The brothel hustle forms the spine of T2 Trainspotting, but it’s every bit as much a narrative MacGuffin as the “great skag deal” was years before. The film allows Boyle and its leading men to return to what turned out to be a wellspring of blessings for all involved, to poignant and frequently hilarious effect. John Hodge returns as screenwriter, and though T2 is admittedly heavy on callbacks, they’re employed here with a resonance that many sequels never even attempt. When Renton launches into a reprise of the “choose life” soliloquy during a dinner with Veronika, it’s imagined less as a snotty rebuke of polite society’s hypocrisies than as the honest anxieties of a middle-aged man who sees the world becoming ever more self-obsessed and knows it’s going to happen with or without his consent. Through the film’s loping conversations, Hodge manages to bring Welsh’s terrible foursome into a new era without it growing cloying, centering the film around the simple truth of what time does to even the brightest-burning spirits and how little people truly change throughout their lives.
(Ranking: Every Danny Boyle Film From Worst to Best)
Likewise, Boyle seems invigorated by the opportunity to reunite his cast. The typically stylish filmmaker’s affectations are in full effect throughout T2, but with a haunting undercurrent. Though the film is largely episodic in its storytelling, Boyle gives vivid life to even the simplest moments, whether in a striking sequence of relapse or the use of washed-out 35mm-esque photography for the film’s numerous flashbacks to its protagonists’ youth. (These flashbacks are the closest the film comes to lapsing into outright schmaltz, but they’re infrequent enough to disregard.) Boyle works in a riot of stylistic flourishes, but for all the projectile vomit and tawdry sexuality, some of his best work comes in the more muted sequences of the film. One particularly effective setpiece sees Spud walk out of a boxing gym, after trying to take it up at Renton’s insistence as a sobriety method, onto the street where the original film’s iconic “Lust for Life” opening took place. As Boyle wistfully layers an atmospheric reduction of Underworld’s “Born Slippy” synth line beneath the action, the film makes one thing perfectly clear: Time has elapsed, and there’s no true going back.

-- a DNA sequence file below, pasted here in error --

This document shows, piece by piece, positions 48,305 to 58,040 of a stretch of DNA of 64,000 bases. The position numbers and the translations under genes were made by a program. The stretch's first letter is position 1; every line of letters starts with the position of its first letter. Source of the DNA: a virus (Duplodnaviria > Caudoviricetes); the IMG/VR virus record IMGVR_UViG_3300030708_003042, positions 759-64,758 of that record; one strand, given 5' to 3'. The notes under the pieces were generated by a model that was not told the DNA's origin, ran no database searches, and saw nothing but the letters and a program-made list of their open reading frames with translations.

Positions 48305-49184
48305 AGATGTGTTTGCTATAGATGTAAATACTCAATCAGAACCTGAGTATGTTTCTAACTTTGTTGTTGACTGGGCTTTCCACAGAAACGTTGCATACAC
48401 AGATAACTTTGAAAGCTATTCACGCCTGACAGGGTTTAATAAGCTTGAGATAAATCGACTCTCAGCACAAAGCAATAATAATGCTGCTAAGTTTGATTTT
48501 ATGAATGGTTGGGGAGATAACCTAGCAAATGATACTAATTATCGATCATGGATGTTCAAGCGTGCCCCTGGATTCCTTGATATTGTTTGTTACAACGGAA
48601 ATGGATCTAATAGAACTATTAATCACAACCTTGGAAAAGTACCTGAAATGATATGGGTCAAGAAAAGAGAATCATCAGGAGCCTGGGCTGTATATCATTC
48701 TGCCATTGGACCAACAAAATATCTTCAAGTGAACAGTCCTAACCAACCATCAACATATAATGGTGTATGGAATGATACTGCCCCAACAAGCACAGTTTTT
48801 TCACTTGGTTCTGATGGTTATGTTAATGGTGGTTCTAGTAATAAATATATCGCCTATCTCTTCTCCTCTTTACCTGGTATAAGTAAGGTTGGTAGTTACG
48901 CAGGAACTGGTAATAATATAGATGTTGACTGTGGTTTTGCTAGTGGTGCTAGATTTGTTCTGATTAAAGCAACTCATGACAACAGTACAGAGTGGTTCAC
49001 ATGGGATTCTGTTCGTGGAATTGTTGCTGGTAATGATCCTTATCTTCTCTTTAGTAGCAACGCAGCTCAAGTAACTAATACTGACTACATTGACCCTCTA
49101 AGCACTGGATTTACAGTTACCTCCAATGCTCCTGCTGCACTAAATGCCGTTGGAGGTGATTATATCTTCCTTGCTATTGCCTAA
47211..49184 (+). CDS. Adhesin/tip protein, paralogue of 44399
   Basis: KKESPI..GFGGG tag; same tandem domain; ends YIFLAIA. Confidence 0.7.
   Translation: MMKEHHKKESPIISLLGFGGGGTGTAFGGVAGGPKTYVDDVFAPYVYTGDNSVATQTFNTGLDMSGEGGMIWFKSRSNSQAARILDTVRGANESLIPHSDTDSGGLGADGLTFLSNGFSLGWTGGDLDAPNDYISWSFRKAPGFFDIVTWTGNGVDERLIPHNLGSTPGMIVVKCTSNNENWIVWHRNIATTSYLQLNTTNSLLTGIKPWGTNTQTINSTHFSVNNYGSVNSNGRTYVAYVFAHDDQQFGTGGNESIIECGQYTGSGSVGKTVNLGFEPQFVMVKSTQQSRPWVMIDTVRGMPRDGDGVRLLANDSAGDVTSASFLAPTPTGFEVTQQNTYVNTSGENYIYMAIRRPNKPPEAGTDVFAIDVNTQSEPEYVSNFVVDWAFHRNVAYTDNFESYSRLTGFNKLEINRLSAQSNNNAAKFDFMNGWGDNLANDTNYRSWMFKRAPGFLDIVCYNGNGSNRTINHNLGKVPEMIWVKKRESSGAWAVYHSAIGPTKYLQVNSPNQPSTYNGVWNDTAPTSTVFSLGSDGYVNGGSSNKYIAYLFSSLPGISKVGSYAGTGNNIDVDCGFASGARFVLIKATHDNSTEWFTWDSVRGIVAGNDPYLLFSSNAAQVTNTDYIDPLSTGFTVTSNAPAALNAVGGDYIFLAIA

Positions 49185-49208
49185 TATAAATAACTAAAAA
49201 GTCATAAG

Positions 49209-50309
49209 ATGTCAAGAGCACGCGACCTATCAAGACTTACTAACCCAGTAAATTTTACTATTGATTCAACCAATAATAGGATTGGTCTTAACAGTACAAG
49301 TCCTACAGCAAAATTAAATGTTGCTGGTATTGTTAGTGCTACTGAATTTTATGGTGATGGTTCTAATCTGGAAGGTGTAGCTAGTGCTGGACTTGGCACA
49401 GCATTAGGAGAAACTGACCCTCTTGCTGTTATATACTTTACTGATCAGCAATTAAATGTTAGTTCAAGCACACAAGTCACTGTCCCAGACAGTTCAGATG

Yet, time doesn’t have to dull every sensation. The soundtrack is choice, as you’d might expect, and largely full of new selections, aside from a Prodigy remix of “Lust for Life”. Boyle ably walks a line between looking back (Blondie, The Clash, Queen) and ahead (Wolf Alice, Young Fathers), while keeping true to the cacophony that made the original soundtrack a classic. And the film’s performances feel appropriately lived-in without relying entirely on pre-existing fondness for their effect. Miller and McGregor carry a majority of the film, and their interplay is as sharp as ever, Renton and Simon slipping back into their naturally easy friendship even as they conspire and wonder who’s going to screw the other first. Bremner escalates Spud’s nervous physicality to great effect, reprising his bug-eyed turn while adding a weary exhaustion beneath the pratfalls. Even Carlyle, who gets the most typical story line of the returning cast (Begbie struggles with family and impotence in the face of aging), digs back into the character with feral glee, capturing him as something of a sputtering engine attempting to reignite by sheer force of will.
For a sequel in which many familiar faces and locations are reprised, T2 Trainspotting is unusually candid about the hazards of looking backwards for too long, especially by sequel standards. Boyle’s second outing is less about reassembling a cast for a nostalgia piece than about the evils of that same kind of nostalgia, when left unchecked. At one point, Renton, Spud, and Simon go visit an old friend’s grave, and Simon coarsely observes that “This ain’t a funeral. Nostalgia, that’s why you’re here. You’re a tourist to your own nostalgia.” For Boyle and Hodge, ceaselessly obsessing over one’s glory days is its own corrosive kind of addiction, the kind that makes filmmakers return to dry wells and everyday people fixate on how much they’ve lost instead of what’s left to be gained. Like any other vice, it’s only as good or evil as the person indulging in it.
What’s remarkable about T2 Trainspotting, then, is how deftly it traffics in that very nostalgia and refutes it in the same breaths. In one sense, here’s a sequel to a ‘90s classic that trades heavily on audiences’ appreciation for that previous film. In another, here’s a film that uses that fact in service of an insightful, affecting commentary on how there’s no choice in life but to either move forward or to not. It’s wistful, but not in any kind of dishonest way; after all, it’s still a movie about a bunch of ex-junkies trying to get rich through legally dubious means. But now the boys are men, and regardless of what plans they may have had for themselves, they’re beholden to all the life obligations of men. As Renton once put it, they chose life, families, cars, careers, and all the other modern comforts that the rest of the world gets to enjoy. But those can’t fill the void any more than the heroin did when taken up by such restless souls.